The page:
Leaders of the Roman Catholic Church were up in arms last fall over a proposal to require employers to provide health insurance that covered birth control. But caving in to the church’s demands for a broad exemption in the name of religious liberty would pit the president against a crucial constituency, women’s groups, who saw the coverage as basic preventive care.
Worried about the political and legal implications, the chief of staff, William M. Daley, reached out to the proposal’s author, Kathleen Sebelius, the health and human services secretary. How, he wondered, had the White House been put in this situation with so little presidential input? “You are way out there on a limb on this,” he recalls telling her.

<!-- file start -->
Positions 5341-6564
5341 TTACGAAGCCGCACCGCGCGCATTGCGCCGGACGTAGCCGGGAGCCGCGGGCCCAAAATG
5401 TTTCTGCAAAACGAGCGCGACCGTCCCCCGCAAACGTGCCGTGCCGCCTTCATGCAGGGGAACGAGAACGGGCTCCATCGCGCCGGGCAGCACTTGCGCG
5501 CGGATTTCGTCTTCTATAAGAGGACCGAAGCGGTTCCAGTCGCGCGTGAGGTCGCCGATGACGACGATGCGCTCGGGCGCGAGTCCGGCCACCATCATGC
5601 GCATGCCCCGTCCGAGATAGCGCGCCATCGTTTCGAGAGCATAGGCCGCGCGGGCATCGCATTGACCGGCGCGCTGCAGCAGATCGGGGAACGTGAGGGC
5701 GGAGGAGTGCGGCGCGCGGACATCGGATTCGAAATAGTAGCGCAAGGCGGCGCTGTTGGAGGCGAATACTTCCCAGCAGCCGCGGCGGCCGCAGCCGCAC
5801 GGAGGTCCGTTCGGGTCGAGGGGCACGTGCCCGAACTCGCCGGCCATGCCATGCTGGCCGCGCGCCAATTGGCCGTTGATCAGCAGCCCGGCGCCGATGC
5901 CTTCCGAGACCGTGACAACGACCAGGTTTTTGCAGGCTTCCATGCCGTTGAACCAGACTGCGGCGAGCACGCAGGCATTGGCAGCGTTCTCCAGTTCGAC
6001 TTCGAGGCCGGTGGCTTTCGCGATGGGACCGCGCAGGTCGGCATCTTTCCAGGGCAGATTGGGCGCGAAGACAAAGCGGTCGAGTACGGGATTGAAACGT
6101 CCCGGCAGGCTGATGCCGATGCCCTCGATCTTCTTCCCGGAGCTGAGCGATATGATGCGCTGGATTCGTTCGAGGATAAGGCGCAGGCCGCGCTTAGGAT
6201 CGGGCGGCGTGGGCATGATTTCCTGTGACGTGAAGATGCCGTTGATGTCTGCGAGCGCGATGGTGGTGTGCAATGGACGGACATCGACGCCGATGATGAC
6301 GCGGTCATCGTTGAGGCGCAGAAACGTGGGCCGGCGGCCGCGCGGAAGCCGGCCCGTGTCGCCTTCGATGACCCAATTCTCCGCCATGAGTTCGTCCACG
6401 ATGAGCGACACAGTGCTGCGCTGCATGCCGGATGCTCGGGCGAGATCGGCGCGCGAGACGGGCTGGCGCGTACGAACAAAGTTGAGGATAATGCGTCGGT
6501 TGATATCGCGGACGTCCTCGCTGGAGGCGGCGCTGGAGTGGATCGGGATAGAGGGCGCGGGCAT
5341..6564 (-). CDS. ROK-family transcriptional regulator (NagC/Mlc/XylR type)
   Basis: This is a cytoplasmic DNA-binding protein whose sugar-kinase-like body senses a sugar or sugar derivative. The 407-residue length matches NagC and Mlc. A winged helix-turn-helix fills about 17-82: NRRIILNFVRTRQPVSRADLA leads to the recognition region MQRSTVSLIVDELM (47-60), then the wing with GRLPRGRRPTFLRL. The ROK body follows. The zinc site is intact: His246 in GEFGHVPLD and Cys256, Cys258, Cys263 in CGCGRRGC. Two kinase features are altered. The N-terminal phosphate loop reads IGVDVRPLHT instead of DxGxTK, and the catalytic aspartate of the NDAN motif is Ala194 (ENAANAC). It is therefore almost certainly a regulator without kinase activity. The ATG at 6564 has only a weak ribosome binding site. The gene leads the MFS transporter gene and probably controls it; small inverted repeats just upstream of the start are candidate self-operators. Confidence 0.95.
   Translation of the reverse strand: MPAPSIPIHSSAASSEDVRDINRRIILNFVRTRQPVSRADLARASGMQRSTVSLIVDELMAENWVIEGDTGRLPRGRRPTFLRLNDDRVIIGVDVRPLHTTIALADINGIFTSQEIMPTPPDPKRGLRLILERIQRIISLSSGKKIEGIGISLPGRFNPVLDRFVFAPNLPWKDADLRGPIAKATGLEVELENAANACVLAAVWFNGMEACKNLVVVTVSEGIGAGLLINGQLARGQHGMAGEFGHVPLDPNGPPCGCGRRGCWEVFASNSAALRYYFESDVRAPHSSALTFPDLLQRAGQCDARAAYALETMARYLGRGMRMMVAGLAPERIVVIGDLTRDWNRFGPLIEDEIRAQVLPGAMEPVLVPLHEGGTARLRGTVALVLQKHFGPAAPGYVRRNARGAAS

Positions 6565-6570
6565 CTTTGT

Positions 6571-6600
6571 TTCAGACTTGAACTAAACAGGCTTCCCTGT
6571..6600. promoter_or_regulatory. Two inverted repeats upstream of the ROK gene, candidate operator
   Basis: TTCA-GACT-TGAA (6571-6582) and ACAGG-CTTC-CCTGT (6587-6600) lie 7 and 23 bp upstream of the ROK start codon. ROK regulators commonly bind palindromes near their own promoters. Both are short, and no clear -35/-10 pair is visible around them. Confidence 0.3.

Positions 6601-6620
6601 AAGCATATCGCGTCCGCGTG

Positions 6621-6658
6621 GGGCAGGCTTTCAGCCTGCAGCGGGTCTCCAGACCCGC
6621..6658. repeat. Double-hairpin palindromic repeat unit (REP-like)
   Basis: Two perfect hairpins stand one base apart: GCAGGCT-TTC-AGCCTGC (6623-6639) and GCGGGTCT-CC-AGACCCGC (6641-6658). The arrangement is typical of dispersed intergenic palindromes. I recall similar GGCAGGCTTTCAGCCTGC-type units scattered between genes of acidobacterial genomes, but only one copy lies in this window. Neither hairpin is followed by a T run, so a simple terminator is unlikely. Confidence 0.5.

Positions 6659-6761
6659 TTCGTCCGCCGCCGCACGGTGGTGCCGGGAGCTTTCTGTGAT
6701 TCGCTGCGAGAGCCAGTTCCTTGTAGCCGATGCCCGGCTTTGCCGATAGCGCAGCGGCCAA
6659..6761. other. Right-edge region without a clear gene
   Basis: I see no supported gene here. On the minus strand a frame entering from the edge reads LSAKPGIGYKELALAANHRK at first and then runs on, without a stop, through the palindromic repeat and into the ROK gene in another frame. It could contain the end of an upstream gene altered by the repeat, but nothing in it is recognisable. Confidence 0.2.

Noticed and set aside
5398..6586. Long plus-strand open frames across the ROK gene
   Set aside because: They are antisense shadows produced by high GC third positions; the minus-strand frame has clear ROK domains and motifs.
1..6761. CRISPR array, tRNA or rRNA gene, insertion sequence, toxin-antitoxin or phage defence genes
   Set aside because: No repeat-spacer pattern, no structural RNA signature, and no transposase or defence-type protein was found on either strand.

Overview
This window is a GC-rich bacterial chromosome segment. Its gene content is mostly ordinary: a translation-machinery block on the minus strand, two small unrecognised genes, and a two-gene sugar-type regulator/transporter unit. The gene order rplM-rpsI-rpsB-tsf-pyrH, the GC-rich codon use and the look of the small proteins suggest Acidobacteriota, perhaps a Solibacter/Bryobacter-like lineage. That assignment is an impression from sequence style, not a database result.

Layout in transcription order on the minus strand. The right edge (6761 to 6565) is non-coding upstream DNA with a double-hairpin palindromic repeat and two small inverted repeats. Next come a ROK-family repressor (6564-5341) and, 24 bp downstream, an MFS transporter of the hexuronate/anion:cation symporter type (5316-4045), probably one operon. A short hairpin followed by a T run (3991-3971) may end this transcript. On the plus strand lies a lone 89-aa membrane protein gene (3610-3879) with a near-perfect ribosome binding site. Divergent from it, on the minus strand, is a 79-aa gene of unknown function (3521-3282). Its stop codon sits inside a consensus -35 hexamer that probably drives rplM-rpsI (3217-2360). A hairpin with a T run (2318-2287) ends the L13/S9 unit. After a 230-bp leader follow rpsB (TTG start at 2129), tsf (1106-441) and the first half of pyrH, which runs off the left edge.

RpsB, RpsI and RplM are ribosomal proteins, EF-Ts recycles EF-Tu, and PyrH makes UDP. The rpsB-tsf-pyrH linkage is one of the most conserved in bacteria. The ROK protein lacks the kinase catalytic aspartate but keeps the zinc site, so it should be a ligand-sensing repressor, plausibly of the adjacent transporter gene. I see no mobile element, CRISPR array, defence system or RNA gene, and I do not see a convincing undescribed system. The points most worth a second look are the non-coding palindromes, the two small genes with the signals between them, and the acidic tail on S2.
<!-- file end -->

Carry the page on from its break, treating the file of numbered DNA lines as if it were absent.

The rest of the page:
“It was then made clear to me that, no, there were senior White House officials who had been involved and supported this,” said Mr. Daley, who left his post early this year.
What he did not realize was that while he was trying to put out what he considered a fire, the person fanning the flames was sitting just one flight up from him: Valerie Jarrett, the Obamas’ first friend, the proposal’s chief patron and a tenacious White House operator who would ultimately outmaneuver not only Mr. Daley but also the vice president in her effort to include the broadest possible contraception coverage in the administration’s health care overhaul.